The researchers studied 77 overweight and obese women with an average age of 38 and randomly assigned them to receive either the daily vitamin D3 supplements or placebo for 12 weeks.
The researchers said that although vitamin D3 supplementation significantly increased 25(OH)D concentrations (a blood measure of vitamin D status), some participants in the vitamin D group did not reach sufficient 25(OH)D concentrations they wrote. They suggested that this may indicate 1000 IU is sub-par, and it may need higher doses or a longer period of time to see better blood levels.
In addition to fat mass reductions, data also showed that HDL cholesterol (good cholesterol) levels increased in the vitamin D group, but decreased in the placebo group. Interestingly, LDL-cholesterol (bad cholesterol) levels displayed the same trend in the groups--increasing in the vitamin D3 group.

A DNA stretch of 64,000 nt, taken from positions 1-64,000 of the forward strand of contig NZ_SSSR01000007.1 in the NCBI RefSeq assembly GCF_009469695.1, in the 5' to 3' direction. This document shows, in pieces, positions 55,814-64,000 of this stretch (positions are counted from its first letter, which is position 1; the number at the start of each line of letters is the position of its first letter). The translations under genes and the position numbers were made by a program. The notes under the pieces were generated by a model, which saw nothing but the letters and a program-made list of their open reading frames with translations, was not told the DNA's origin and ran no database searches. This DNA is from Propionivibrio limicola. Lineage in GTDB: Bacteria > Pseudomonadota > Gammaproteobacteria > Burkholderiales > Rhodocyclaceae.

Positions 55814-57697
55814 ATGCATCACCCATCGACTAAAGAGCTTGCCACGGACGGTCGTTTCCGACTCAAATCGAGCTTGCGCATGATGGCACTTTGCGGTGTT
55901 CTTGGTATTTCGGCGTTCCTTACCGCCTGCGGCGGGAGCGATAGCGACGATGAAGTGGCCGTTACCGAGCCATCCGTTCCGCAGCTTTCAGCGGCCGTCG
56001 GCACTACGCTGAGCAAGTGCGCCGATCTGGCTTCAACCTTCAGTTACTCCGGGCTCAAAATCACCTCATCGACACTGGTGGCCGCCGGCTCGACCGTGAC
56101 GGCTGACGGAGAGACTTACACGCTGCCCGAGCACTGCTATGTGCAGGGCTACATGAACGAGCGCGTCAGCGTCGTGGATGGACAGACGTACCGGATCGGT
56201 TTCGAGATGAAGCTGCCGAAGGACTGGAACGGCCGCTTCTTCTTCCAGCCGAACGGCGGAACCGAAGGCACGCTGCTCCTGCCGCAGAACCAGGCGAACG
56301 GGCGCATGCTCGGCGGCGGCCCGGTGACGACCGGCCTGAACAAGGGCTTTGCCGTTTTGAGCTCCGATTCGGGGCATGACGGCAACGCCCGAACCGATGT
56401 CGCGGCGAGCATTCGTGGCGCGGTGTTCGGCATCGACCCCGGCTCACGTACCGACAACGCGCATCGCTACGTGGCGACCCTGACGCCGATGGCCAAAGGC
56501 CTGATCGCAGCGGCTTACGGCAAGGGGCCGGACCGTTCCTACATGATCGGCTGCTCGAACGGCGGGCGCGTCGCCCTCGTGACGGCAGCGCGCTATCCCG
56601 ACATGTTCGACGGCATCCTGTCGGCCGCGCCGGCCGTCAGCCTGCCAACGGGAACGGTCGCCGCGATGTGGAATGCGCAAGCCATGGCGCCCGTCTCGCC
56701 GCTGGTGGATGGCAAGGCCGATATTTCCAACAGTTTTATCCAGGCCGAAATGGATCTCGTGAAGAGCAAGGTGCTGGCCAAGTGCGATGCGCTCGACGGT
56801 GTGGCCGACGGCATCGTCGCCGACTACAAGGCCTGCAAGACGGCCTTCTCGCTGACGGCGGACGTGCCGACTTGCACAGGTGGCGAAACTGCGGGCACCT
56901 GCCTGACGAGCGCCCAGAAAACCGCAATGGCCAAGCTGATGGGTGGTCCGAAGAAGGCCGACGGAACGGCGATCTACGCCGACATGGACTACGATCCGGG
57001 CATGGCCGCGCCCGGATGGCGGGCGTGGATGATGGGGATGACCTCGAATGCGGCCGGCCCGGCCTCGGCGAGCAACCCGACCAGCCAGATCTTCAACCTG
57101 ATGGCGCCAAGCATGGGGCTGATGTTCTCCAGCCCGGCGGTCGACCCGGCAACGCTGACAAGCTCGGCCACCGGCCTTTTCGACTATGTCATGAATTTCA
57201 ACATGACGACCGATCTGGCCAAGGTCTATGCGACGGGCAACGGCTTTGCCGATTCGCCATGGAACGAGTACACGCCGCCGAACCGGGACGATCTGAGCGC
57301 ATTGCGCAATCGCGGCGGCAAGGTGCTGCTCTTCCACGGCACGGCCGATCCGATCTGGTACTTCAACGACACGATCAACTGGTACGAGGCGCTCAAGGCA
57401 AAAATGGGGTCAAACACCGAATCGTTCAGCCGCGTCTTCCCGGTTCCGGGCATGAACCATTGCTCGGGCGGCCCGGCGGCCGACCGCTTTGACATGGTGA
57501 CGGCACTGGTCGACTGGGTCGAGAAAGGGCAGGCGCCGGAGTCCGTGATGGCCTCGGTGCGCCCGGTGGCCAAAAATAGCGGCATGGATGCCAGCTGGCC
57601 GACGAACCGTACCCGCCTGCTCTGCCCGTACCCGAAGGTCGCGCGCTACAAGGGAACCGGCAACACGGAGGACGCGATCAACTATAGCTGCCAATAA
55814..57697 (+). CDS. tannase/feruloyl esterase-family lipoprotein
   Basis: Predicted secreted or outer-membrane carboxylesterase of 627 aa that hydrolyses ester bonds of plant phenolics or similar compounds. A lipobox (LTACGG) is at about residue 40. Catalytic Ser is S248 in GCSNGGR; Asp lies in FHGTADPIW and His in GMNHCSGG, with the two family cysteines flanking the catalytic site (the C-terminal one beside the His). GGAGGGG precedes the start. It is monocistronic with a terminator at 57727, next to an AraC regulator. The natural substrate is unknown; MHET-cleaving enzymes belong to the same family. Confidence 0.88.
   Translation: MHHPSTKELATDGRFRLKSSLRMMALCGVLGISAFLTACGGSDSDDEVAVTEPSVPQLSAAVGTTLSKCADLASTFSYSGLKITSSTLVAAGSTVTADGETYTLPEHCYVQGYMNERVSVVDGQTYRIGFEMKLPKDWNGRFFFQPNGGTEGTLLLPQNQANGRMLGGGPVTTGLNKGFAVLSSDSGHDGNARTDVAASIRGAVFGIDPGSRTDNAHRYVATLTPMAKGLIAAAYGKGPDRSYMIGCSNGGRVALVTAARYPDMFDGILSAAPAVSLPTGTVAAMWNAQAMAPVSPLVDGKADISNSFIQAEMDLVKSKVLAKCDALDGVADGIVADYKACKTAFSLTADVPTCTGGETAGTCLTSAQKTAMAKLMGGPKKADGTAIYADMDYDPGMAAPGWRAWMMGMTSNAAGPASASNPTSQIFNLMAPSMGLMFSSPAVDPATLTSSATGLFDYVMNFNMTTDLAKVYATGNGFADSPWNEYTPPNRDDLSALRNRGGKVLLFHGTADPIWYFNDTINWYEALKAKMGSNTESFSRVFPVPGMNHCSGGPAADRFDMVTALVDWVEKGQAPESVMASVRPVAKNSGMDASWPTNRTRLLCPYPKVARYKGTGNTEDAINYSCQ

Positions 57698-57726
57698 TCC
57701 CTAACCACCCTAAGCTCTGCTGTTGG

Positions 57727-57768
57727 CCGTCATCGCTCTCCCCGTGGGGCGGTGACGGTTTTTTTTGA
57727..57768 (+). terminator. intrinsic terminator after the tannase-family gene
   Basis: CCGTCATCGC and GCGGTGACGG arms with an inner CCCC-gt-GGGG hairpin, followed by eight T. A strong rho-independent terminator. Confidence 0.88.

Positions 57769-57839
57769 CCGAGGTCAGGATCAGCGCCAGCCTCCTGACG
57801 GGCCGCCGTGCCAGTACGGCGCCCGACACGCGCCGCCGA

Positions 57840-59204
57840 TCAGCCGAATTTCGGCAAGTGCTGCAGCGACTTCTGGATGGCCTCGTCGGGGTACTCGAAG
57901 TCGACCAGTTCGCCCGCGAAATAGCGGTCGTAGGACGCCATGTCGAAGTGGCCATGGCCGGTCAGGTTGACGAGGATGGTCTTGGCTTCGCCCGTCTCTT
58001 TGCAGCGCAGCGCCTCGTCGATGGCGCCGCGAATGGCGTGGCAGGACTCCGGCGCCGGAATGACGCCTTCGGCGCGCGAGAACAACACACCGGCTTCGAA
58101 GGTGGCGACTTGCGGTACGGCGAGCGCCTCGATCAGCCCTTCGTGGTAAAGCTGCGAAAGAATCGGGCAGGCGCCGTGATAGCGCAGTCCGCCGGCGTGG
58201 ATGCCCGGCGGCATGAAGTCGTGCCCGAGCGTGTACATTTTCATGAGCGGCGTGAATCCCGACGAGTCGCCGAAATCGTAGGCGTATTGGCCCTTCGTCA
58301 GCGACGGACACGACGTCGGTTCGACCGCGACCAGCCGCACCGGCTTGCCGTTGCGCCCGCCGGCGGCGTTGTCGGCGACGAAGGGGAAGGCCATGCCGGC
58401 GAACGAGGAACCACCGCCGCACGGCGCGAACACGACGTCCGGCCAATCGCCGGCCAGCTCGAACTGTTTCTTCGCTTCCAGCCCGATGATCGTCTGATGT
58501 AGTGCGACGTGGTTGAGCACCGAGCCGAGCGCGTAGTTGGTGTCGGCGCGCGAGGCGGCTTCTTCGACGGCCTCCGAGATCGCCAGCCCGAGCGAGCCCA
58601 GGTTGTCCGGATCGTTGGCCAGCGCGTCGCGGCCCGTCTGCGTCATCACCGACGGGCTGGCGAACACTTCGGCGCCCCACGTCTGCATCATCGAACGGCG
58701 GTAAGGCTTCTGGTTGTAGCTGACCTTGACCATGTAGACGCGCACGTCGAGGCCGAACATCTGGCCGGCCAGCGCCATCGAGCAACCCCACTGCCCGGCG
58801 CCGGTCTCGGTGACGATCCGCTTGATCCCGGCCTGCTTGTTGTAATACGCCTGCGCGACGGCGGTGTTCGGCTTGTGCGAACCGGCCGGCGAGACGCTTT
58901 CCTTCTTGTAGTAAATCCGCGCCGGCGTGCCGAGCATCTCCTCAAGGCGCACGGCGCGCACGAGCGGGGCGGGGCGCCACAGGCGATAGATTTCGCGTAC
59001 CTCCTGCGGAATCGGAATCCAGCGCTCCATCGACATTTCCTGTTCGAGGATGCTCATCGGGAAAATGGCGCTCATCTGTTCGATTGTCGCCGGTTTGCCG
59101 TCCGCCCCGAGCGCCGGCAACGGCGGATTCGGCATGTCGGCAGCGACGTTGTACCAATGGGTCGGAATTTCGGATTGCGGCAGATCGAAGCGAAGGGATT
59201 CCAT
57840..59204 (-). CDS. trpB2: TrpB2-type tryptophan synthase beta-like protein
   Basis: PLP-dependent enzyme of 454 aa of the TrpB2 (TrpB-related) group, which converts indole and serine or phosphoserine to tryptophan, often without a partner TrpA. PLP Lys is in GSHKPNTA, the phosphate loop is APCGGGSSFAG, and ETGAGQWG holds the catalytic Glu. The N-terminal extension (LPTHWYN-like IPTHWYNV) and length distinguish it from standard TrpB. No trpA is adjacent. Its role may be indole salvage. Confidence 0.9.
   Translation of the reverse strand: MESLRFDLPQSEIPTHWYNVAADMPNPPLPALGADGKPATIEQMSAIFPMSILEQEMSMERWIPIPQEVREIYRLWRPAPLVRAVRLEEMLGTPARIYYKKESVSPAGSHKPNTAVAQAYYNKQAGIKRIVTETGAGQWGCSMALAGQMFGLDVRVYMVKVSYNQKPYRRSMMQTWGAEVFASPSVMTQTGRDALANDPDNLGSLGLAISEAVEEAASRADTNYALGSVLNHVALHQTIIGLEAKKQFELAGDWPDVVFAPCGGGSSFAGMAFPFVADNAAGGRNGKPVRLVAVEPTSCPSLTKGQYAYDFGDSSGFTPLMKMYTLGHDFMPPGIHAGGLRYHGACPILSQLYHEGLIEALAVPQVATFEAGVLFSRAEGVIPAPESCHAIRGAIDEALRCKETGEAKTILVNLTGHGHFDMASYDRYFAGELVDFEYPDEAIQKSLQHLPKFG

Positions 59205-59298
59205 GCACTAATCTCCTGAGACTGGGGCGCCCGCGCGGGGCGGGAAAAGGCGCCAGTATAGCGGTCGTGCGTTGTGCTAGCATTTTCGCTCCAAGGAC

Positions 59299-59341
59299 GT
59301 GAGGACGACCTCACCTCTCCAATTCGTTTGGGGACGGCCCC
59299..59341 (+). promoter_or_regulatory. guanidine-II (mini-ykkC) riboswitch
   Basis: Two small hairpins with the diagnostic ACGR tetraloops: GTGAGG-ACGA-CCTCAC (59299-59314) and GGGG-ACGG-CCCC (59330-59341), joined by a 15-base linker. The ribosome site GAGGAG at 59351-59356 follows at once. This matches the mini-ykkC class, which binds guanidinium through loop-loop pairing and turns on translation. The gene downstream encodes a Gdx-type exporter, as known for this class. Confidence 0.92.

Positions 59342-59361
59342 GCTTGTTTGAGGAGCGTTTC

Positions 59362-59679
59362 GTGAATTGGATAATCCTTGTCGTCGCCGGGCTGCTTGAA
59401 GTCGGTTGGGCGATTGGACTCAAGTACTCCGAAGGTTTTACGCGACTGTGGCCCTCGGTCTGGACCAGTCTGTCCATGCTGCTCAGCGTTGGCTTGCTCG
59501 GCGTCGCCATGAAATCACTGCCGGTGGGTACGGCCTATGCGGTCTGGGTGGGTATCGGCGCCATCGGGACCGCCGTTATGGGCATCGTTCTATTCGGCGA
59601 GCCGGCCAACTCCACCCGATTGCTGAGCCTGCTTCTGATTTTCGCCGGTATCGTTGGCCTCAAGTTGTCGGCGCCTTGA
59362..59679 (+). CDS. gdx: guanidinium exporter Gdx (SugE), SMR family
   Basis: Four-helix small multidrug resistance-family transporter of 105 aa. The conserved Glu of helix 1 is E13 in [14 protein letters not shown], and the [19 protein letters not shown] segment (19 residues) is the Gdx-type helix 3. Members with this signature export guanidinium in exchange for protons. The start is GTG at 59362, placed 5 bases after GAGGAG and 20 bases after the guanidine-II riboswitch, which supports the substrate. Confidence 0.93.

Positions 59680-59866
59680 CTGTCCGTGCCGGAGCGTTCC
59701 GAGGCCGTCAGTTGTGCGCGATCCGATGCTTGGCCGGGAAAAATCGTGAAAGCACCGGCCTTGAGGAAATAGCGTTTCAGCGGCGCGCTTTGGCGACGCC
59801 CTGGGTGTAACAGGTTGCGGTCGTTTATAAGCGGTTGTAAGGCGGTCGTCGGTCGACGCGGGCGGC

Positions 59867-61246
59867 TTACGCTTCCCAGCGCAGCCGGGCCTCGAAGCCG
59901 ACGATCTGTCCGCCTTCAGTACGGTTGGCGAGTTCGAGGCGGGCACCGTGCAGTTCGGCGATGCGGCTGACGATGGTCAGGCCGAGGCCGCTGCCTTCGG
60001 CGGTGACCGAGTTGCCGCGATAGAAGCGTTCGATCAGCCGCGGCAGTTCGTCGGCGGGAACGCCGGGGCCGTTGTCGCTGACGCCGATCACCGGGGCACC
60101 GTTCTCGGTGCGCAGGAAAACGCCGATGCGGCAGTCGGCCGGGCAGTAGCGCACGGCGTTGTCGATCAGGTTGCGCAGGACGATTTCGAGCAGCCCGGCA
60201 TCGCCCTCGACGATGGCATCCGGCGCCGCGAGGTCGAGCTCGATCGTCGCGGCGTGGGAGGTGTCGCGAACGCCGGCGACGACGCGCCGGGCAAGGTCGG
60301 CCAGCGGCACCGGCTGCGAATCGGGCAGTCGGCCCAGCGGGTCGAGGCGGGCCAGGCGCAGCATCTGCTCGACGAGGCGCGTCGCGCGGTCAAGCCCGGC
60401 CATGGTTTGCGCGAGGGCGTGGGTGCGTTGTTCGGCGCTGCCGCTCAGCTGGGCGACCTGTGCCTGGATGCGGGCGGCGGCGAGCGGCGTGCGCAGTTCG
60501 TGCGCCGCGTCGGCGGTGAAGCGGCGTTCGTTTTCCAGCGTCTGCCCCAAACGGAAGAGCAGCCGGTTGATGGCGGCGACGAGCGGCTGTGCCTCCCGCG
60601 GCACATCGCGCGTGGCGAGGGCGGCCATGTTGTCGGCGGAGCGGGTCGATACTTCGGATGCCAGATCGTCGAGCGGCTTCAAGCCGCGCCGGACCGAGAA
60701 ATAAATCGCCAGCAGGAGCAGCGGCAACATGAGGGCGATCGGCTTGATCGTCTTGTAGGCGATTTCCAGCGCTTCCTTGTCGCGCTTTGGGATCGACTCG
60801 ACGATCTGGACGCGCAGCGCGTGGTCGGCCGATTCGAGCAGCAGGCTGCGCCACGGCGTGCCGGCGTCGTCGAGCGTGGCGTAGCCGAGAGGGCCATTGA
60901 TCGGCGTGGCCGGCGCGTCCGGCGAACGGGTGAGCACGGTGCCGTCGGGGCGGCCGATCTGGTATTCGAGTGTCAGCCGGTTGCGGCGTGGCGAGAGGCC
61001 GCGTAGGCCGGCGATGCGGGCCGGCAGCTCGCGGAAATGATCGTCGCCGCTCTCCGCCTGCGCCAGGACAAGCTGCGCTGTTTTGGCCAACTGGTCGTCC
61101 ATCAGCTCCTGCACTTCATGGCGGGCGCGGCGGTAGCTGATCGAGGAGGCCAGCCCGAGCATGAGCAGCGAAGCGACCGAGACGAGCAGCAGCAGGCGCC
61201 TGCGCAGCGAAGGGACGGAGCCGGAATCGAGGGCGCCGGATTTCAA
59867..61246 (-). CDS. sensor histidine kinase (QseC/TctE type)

However, this increase in LDL was shown to be the type of LDL that is less susceptible to forming arterial plaque (yes, there are many sub-types, so not all LDL is the same).
Source: Vitamin D3 and the risk of CVD in overweight and obese women: a randomised controlled trial
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